Friday, January 27, 2012

Charley to Marlene: China

Hong Kong, July 1864
Mrs. Edwards, I have just arrived in China to secure silks for my work in Spain.  I may be here for some time as the civil war continues and my lack of fluency in the language hampers negotiations.  Msr. B may well be on his way to becoming the father of “Fashion Moderne”, but I tell you this not lightly – he has done it on the backs and talents of women with far more integrity than he possesses.  Msr. B is a cad with an appetite for the attractions of those above his station.  But I can confess to you that he is a fraud and a charlatan who has bought those attentions through means most nefarious!  Although I am but little known to you, I sense a kinship in you, and because of this I pray and urge you not to mention our acquaintance or the key to Msr. B.  Secure it safely, not on your person, but perhaps with your husband or a trusted friend.  Mrs. Edwards, you appear to be a woman of some talent and grace.  Do not be seduced by Msr. B’s promises for they will bear little fruit.  If you have any designs for fashion I urge you to spare your heart a great disappointment and secure any drawings or notes in a place of only your knowing.  Please for my own sake, place the key with them.  You should precede post haste!


Marlene to Charley: Brazil

Rio de Janeiro 1864

M. C. Spiers
I am sorry it has taken so long to reply to you. After Austria we were summoned to Brazil to the Empress Teresa Cristina. You may wonder how Msr. Beauchamp could be known so far away as Brazil-the Empress is originally from Italy. (She is quiet plain-I am not sure why our services were requested). The voyage by ship to Brazil took many months and when we arrived we found ourselves in the middle of a war between Brazil and Paraguay. We have been here almost 6 months and are only now able to secure passage home. I hope to hear more about your employ with Msr Beauchamp. He is indeed a stern taskmaster.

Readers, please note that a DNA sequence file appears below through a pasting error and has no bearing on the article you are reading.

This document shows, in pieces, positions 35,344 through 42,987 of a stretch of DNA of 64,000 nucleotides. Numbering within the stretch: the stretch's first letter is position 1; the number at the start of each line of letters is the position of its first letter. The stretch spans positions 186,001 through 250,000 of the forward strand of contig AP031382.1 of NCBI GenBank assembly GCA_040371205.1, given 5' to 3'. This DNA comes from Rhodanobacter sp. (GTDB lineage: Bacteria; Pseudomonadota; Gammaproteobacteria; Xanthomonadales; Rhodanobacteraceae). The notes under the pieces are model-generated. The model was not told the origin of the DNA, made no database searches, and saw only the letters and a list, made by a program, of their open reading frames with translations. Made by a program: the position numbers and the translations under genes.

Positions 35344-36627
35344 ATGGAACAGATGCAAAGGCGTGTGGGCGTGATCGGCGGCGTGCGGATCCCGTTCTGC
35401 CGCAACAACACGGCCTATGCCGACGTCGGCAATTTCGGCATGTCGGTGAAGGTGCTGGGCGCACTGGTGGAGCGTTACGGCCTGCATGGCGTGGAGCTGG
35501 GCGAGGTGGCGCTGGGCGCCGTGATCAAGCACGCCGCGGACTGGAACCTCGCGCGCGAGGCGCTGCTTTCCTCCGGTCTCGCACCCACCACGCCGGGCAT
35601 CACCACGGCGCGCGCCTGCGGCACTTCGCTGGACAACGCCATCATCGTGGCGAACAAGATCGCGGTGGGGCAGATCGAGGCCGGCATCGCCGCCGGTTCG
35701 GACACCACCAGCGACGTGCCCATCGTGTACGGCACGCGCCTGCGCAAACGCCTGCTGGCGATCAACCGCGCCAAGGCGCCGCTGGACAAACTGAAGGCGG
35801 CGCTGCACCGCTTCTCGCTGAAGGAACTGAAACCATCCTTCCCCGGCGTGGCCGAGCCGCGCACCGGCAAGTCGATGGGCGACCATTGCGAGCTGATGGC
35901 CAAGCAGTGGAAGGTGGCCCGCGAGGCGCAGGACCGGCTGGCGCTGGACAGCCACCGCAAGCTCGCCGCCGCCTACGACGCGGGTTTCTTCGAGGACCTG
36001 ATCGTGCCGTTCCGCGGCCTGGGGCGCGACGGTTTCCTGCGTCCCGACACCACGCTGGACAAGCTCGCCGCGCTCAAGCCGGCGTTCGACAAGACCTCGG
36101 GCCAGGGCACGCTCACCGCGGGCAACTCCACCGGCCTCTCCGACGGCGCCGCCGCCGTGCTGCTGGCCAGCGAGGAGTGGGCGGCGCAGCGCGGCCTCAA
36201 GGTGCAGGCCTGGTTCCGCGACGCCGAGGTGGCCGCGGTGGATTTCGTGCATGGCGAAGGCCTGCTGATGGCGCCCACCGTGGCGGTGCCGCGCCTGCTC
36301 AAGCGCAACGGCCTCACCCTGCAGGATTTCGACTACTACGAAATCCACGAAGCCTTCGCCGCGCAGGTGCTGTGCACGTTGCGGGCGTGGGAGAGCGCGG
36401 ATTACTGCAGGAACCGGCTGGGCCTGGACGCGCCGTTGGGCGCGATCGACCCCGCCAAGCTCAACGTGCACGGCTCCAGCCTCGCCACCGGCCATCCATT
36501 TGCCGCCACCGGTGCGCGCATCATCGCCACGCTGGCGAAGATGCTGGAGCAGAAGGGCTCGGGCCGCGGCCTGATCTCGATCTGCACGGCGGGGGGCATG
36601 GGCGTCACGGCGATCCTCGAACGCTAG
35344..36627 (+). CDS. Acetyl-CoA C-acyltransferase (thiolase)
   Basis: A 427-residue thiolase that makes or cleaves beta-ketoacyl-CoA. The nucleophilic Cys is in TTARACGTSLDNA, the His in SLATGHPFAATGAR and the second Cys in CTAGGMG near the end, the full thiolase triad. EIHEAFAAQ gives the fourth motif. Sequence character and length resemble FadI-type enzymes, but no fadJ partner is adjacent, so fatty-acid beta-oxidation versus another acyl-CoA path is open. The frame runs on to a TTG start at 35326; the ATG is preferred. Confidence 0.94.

Marlene Rose Edwards
p.s. I examined the key more closely and found the initials L.A.M. scratched into it.

Thursday, January 19, 2012

Charley to Marlene: Spain

Barcelona, April 1863

Dear Madame Edwards,

I must say it was a shock to see the name of Monsieur Beauchamp again.  If you are apprentice to him I send you my most sincere sympathies.  You must be quiet an accomplished seamstress for him to keep you so close.  With regards to the key, I fear you have me at a disadvantage.  You say you found it in a sewing basket with name and address attached?  I know of no such key, but I have been out of M. Beauchamps' employ for quite some time now.  If you have further information regarding it, I would be most eager to hear of it.

C. Spiers

P.S.  I am currently in Spain working on a new project.  The bullfights are most thrilling and their costumes even more so.  I will return to Scotland late next month if you have further news.

Wednesday, January 11, 2012

Marlene to Charley: Austria

Vienna, 1863
I hope you will not find it odd to get a message from a stranger. I am a seamstress apprenticed to the famous dressmaker, Monsieur Beauchamp. We travel the world making beautiful clothing. As you can see the Empress Elizabeth of Austria commissioned him to make this dress. I do think that flowers worn in the hair will become a new sensation. When I accepted the position with Msr. Beauchamp, I was given a lovely sewing basket and inside I found a key with your name and address attached. Oh dear, running out of room.
Yours, Marlene Rose Edwards

(Author's note:  Empress Elizabeth of Austria was one of the first women of her time to wear flowers in her hair in this style. Soon, women all over Europe were wearing flowers in their hair.)